White Sox

Sox Drawer: Crede's still feeling the pain

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Sox Drawer: Crede's still feeling the pain

Tuesday, Sept. 13, 2011
Posted: 9:36 p.m.

By Chuck Garfien
CSNChicago.com

Exactly two years ago today, Joe Crede took the field at the Metrodome against the Oakland As. He didnt know it at the time, but it would be the final game of his major league career.

Battling an injured back that on a scale between 1 and 10 had the pain level of 10, Crede came to the plate four times that day. He struck out every time.

The pain was just out of this world. I played the whole game through that pain, Crede said in an interview with Comcast SportsNet.

Afterwards, he walked into the office of Twins manager Ron Gardenhire and told him that his season was over. So was his career. He just didnt know it at the time.

It really bothered me, trying to come back the next year and not getting much for offers at all. Not being wanted in baseball is not a good feeling after youve played so well and all of sudden it just stops, Crede said. I wish it would have been a storybook ending, but probably 95 percent of major league players dont have a fairy tale ending.

Baseball might have stopped for Crede in 2009, but the pain in his back still remains. Its a problem that may never go away.

It eats at me everyday almost. Everyday I get out of bed, Crede said. I have to get up in the middle of the night and I feel that pain again in my back. It really bothers me. It usually takes me an hour, or an hour and a half to get back to feeling normal walking around. Its what I deal with on a daily basis.

What specifically is wrong with Credes back? Seemingly just about everything.

Theres arthritis back there. My joints are just swelling up, causing irritation. Im sure theres still some herniation in the lower part of the disc, which is irritating the nerves and stuff, Crede said.

The former White Sox third baseman has had three surgeries on his back, and so many cortisone shots during his playing career he doesnt want to know the number. What hed like to know is if there is a doctor somewhere in the world who can fix his back.

Hes yet to find him.

Ive been going to doctors trying to figure out whats going on back there. I dont know. I just dont really have a good enough answer, Crede said. Im kind of at a loss for words with it. How many doctors can you see about it and still feel the same way? Thats another frustrating thing about it for me, is seeing some of the top doctors supposedly in the world and still having my back feel the same way. Ive just kind of learned to deal with it and move on. Thats life.
Joe Crede's fondest memories of his White Sox career come from the magical 2005 season that resulted in a World Series Championship. Crede hit .333 with four home runs and 10 RBIs in the ALCS and World Series. (AP)
In his nine-year White Sox career, Crede made a name for himself diving for baseballs at the hot corner. His incredible plays might have been rally killers, but they also punished just about every fiber in his lower back.

I dont know if it was hereditary or a degenerative disc, which it very possibly could be. I hate to talk about it because Im someone who doesnt like to talk about himself.

But Tuesday, Crede was willing to speak about his calamity while sitting in the White Sox dugout, just yards away from his old third base spot. The White Sox invited Crede back to U.S. Cellular Field to honor him for his celebrated career.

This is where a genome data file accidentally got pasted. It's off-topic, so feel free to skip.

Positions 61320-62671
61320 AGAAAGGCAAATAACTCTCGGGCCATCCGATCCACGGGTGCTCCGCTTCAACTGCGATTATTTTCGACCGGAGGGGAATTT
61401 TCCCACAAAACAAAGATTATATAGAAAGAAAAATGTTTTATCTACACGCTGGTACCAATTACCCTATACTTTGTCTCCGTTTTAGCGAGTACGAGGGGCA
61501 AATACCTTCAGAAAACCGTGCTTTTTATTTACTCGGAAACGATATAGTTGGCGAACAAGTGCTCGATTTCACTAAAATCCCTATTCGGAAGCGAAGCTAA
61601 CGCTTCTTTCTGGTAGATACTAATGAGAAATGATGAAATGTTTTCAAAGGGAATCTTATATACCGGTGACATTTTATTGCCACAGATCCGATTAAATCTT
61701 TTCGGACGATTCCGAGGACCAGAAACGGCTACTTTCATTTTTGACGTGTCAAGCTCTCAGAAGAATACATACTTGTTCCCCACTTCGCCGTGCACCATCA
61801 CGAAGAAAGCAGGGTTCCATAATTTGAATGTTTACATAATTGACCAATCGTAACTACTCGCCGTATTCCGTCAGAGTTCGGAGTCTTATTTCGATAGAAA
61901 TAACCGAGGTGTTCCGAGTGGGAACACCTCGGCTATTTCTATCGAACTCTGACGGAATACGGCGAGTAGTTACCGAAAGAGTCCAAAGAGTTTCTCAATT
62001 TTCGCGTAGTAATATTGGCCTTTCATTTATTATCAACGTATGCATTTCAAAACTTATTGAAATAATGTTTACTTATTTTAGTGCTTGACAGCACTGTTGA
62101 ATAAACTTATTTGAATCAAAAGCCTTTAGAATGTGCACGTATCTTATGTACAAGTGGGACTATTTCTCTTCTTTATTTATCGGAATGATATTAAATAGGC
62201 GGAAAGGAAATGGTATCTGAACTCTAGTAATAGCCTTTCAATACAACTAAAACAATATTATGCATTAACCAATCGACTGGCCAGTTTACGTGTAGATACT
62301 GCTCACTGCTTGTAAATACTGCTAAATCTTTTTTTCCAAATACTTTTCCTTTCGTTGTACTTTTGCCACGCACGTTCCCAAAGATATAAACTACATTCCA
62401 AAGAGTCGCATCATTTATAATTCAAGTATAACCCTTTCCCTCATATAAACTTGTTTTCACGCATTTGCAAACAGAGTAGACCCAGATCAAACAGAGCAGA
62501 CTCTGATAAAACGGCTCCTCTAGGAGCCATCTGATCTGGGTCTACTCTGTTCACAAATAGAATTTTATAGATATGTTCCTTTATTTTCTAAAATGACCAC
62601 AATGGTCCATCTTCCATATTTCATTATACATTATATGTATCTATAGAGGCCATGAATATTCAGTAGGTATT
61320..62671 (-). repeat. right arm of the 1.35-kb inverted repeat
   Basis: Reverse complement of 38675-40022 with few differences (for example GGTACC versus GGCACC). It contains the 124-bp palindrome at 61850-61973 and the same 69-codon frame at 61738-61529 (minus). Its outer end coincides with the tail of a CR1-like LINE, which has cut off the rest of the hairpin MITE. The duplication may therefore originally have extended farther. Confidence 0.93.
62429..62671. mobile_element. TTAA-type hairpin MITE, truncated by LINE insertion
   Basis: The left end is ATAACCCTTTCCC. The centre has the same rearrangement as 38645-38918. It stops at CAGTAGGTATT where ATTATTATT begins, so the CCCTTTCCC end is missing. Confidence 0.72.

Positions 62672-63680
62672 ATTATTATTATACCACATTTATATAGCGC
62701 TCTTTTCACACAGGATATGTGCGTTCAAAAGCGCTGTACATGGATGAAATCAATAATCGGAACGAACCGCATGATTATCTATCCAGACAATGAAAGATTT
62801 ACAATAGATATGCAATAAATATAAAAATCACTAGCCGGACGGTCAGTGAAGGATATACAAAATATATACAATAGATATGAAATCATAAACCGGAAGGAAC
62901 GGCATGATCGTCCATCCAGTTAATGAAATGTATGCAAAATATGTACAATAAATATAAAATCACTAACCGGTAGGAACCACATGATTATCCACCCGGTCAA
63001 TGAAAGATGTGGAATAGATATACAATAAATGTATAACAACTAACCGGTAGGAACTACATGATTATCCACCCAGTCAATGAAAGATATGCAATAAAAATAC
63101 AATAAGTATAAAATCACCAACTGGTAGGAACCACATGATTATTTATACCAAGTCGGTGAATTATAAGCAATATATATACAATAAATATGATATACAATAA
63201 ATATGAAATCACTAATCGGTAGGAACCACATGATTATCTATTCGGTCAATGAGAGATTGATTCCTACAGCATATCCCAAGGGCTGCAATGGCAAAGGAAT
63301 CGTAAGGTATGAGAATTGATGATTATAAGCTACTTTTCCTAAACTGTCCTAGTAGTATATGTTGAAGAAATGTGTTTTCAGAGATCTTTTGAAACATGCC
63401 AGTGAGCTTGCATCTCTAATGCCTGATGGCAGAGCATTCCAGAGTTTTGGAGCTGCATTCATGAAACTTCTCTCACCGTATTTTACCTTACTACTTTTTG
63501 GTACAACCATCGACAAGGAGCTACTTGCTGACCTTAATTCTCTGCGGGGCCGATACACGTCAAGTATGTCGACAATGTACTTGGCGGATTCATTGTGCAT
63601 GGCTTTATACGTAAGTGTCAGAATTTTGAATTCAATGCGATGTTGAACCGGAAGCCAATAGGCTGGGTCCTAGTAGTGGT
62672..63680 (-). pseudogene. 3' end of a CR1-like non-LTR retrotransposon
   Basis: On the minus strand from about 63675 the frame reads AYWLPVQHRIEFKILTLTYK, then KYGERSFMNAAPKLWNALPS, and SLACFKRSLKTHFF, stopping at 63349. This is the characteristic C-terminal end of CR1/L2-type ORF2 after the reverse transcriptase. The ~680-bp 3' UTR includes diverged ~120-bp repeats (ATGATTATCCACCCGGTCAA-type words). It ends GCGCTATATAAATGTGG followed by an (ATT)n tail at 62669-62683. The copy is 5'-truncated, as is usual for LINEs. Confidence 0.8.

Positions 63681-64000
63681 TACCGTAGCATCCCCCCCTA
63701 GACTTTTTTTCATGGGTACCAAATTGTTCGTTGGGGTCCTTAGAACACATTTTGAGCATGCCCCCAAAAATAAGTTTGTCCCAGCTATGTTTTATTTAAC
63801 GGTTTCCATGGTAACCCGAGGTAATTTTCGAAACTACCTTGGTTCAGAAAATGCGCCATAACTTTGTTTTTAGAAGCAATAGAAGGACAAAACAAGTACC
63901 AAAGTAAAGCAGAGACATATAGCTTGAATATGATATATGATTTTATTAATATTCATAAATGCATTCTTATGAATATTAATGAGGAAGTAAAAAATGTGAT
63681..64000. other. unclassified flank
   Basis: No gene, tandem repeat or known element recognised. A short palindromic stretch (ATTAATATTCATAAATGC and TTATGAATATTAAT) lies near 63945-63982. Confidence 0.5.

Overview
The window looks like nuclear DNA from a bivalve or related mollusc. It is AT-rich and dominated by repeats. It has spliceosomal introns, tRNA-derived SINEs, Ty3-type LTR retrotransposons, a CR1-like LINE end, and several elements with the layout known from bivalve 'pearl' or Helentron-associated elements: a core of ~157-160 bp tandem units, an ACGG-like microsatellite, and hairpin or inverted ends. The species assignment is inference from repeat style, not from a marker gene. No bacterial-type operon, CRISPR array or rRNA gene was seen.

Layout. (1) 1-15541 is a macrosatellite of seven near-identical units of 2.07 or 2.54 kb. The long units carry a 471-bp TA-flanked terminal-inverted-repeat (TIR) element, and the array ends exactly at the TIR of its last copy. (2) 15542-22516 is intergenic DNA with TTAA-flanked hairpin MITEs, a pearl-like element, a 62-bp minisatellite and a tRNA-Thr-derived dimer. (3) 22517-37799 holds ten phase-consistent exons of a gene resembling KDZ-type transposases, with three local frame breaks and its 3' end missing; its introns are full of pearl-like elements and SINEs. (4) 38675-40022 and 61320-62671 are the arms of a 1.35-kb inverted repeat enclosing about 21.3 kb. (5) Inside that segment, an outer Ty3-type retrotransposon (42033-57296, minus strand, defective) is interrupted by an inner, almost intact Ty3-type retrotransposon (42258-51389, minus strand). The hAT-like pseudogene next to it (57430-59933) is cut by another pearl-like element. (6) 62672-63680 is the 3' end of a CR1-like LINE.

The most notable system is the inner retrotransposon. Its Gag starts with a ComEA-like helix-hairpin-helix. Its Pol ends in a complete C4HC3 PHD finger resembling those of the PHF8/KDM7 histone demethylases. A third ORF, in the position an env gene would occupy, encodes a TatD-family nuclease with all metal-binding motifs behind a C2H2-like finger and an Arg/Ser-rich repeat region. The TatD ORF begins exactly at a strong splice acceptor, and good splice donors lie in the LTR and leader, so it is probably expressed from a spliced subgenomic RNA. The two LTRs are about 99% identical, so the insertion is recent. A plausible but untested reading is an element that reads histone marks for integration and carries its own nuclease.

Looking out at the diamond, memories of his playing days started flooding back -- both good and bad.

I can remember dropping a pop fly in the top of the ninth with two outs (vs. the Red Sox in July, 2005). Manny Ramirez on the next pitch hit a home run. We lost 1-0. In the headlines the next day it said Crede E, he said with a laugh. I wanted to crawl under a rock after that.

But he redeemed himself tenfold later that season, especially on Sept. 20 at U.S. Cellular, when he hit a walk-off homer in the 10th inning against the Indians, who had cut the White Sox lead in the Central Division from 15 games to 1 12.

It felt like we were going to blow this big lead here. It just felt like they had all the momentum in the world. But then I hit the home run, that kind of swung the momentum. That was a big moment.

So was the four-game sweep of the Houston Astros, giving the White Sox their first World Series title in 88 years. And there on one of Credes fingers was his championship ring.

Its been a while since Ive worn it, he said, admitting that hes kept it hidden in a closet all this time. I should probably put it in a safe or something, but I guess I live in the country.

Living without pain. Thats Credes goal. Hopefully he gets there. If he does, hell offer the doctor an enormous thank you.

Come to think of it, thats exactly what every White Sox fan would probably say to Joe.

For the memories.

Chuck Garfien hosts White Sox Pregame and Postgame Live on Comcast SportsNet with former Sox slugger Bill Melton. Follow Chuck @ChuckGarfien on Twitter for up-to-the-minute Sox news and views.

Yo-Yo and the Big Elephant: Now this is the show South Side fans have been waiting for

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AP

Yo-Yo and the Big Elephant: Now this is the show South Side fans have been waiting for

Yo-Yo and the Big Elephant sound like characters from your kid’s favorite show (or your favorite show, if you happen to be a kid).

But instead they’re the duo South Side baseball fans have been waiting for.

You might know them better as the Cuban Connection, an alliterative and far less confusing nickname that describes Yoan Moncada and Jose Abreu, who in Monday night’s 10-4 win over the visiting Seattle Mariners combined for seven hits, three home runs, a double, a triple, six runs scored and four RBIs.